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By Alex Johnson



It's official.

The National Weather Service has ended more than a century of idiosyncratic typographical tradition — IN WHICH FORECASTS RAN ON FOR PAGES AND PAGES IN ALL CAPITAL LETTERS:

A National Weather Service forecast discussion for Boston from Tuesday.National Weather Service

Sometime overnight Tuesday, without any fanfare, the agency began publishing normal sentences like the one you're reading now:

A National Weather Service forecast discussion for Boston from Wednesday.National Weather Service

The NWS said last month that it has been trying since the 1990s to stop writing like a furious Internet troll, but "it took the next 20 years or so for users of Weather Service products to phase out the last of the old equipment that would only recognize teletype."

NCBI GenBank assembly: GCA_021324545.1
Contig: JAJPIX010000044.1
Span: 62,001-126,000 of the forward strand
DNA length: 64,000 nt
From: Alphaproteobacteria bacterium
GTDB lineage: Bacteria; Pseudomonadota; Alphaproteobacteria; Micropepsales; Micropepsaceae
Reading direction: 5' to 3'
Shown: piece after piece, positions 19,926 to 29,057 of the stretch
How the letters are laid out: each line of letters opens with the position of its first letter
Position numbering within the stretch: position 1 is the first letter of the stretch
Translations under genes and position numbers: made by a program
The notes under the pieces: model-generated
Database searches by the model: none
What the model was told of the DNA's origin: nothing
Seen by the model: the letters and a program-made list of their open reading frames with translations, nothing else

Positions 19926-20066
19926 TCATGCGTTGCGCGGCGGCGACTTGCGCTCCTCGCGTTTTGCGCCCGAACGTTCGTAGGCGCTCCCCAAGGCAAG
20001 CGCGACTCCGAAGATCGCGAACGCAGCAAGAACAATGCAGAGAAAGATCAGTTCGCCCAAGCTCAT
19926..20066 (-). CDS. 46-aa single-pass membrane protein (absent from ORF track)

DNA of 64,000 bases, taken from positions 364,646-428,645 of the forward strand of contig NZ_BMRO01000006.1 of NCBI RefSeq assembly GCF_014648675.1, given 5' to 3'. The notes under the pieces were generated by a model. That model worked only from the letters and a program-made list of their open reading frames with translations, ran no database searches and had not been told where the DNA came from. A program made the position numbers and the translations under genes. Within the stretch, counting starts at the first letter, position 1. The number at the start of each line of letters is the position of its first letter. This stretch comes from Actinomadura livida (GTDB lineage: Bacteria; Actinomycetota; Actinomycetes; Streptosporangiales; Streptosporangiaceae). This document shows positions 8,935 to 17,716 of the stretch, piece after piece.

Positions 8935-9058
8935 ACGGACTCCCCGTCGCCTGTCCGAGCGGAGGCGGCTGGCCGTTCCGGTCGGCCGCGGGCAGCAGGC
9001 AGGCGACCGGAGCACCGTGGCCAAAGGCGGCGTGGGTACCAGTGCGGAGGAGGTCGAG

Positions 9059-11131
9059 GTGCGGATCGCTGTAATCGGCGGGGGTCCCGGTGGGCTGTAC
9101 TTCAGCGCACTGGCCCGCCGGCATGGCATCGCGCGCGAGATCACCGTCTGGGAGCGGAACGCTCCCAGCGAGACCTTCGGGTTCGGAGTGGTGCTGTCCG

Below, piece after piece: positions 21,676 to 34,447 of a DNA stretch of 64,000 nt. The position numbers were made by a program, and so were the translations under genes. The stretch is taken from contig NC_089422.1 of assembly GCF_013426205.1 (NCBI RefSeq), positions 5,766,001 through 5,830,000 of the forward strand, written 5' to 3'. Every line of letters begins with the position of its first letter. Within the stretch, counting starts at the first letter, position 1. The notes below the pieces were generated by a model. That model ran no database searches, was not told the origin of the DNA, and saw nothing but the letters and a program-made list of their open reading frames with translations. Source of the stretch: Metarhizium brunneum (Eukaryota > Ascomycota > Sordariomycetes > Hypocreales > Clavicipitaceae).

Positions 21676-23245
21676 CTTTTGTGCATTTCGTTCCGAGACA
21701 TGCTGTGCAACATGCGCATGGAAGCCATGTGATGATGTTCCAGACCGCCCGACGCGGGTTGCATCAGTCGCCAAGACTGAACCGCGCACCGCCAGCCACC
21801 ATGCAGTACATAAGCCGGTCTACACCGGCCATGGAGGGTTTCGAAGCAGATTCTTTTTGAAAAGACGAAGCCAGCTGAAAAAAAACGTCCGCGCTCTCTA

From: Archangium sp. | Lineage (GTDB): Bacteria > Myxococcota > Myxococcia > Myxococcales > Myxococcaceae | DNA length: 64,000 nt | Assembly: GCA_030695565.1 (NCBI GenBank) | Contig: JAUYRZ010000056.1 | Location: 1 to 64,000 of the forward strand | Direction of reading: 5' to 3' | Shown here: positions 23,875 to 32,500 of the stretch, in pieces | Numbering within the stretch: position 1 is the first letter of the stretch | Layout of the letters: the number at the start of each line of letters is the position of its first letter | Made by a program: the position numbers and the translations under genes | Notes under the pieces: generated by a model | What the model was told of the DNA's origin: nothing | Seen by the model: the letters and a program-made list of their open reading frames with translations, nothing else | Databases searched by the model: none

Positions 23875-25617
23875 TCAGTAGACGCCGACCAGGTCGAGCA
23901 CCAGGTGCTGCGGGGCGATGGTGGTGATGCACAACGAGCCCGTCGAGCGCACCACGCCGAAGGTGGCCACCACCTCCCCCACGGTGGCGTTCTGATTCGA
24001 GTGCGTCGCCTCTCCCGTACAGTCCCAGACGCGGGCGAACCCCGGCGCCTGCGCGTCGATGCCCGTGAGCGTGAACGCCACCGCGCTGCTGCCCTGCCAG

It's not the first time the NWS' dry, staccato discussions have made news. During the federal budget shutdown of 2013, a forecaster at the agency's Anchorage, Alaska, office sent out a forecast with a hidden message in the first paragraph: PLEASE PAY US.

A National Weather Service forecaster hid message in the first paragraph of a forecast discussion during the 2013 budget shutdown: PLEASE PAY US.National Weather Service